Malaysia is a country found in the south eastern part of Asia. It particularly occupies parts of the Malay Peninsula and the island of Borneo. The capital city of Malaysia is Kuala Lumpur. The currency used in Malaysia is the Malaysian ringgit, formerly known as the Malaysian dollar. It is symbolized as RM and coded as MYR. Bank Negara Malaysia is the only institution allowed to issue the Malaysian ringgit.
History of the Malaysian Ringgit
On June 12th, 1967 the Bank Negara Malaysia issued the Malaysian dollar for public use. This currency replaced the British Borneo and Malaya dollar at par value. The new Malaysian dollar was valued at 8.5 dollars against the Sterling Pound but five months later the pound was devalued by 14.3 percent eventually leading to its collapse in 1972. In 1993, the sign RM replaced the dollar sign ‘$’. Between 1997 and 2005, the ringgit experienced devaluation due to the “1997 East Asian financial crisis.” Subsequently, the Central Bank resolved to pegging ringgit to the US currency and making it non-tradeable out of the nation of Malaysia. Following these monetary measures, the ringgit appreciated incredibly against the dollar to 3.16 in April 2008.
The coinage of the Malaysian Ringgit took place in three series. The first series took place in 1967 and saw the introduction of coins in denominations of 1, 5, 10, 20 and 50 sen. The 1 ringgit coin was introduced and circulated four years later. The coins produced were made of cupronickel and contained the federal star found on the national flag of Malaysia and the then Malaysian Houses of Parliament. The second series of coins were designed by Low Yee Kheng and released in 1989. They had totally different designs from the coins produced earlier and were made of an alloy of copper, zinc, and tin. These coins had items that represented the Malaysian culture as opposed to those made in the first phase. Most of the coins produced in these two series are no longer in circulation. The third series of coins were minted at the Bank Negara Mint and supplied by the Poogsan Corporation of South Korea as a directive by the Deputy Finance Minister, Datuk Donald in 2011. The denominations of the coins currently used are 5, 10, 20, and 50 sen.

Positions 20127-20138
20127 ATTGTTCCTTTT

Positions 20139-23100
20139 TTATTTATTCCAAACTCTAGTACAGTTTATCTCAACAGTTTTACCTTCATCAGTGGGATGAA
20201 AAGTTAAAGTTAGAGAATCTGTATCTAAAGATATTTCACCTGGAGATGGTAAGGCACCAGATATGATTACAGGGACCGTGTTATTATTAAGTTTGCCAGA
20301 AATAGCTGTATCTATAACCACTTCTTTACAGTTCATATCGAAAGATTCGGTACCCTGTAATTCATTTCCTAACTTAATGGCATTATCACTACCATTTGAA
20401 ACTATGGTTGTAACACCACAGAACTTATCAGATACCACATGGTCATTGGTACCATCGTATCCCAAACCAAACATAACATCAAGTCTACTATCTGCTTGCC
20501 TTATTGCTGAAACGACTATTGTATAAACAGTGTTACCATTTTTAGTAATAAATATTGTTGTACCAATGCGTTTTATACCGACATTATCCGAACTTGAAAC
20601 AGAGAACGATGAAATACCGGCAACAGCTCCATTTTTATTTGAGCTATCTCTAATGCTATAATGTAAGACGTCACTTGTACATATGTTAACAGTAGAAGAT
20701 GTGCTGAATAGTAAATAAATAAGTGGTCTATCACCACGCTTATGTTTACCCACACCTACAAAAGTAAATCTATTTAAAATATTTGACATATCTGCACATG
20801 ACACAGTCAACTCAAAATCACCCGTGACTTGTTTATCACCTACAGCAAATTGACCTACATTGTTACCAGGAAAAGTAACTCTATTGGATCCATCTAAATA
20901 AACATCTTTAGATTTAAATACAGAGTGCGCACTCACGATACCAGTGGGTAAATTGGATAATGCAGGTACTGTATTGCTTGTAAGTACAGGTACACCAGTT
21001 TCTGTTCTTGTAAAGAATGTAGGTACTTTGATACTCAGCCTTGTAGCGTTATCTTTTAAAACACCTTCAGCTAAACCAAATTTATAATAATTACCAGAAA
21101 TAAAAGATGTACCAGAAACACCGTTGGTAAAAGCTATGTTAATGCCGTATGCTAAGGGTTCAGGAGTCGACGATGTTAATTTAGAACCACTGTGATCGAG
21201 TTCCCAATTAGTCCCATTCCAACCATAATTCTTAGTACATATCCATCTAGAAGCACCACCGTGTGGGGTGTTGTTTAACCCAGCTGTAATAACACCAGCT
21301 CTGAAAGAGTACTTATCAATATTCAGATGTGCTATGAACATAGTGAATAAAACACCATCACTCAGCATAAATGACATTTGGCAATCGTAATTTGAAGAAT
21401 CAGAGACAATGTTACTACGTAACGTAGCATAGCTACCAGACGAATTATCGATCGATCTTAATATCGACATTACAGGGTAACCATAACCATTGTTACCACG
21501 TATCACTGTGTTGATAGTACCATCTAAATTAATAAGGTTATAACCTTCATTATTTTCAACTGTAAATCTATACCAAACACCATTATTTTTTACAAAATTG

The notes in Malaysia were issued in four series. In the first series, which was in 1967, denominations of 1, 5, 10, 50, 100, and 1000 dollars were issued. Many years later in 1993, the second series involved the replacement of the $1 note by a coin. In 1999, the RM 500 and RM 1000 were discontinued. In the third series, the designs of the notes printed were in tandem with the vision of Malaysia to be a self-sufficient industrialized state by year 2020. These are the notes which are currently being used which are denominated as RM1, RM5, RM10, RM20, RM50, and RM100.
Commemorative Bank Notes
RM 50 is the only note that stands out as it was issued to commemorate the Commonwealth Games held in Malaysia in 1998.
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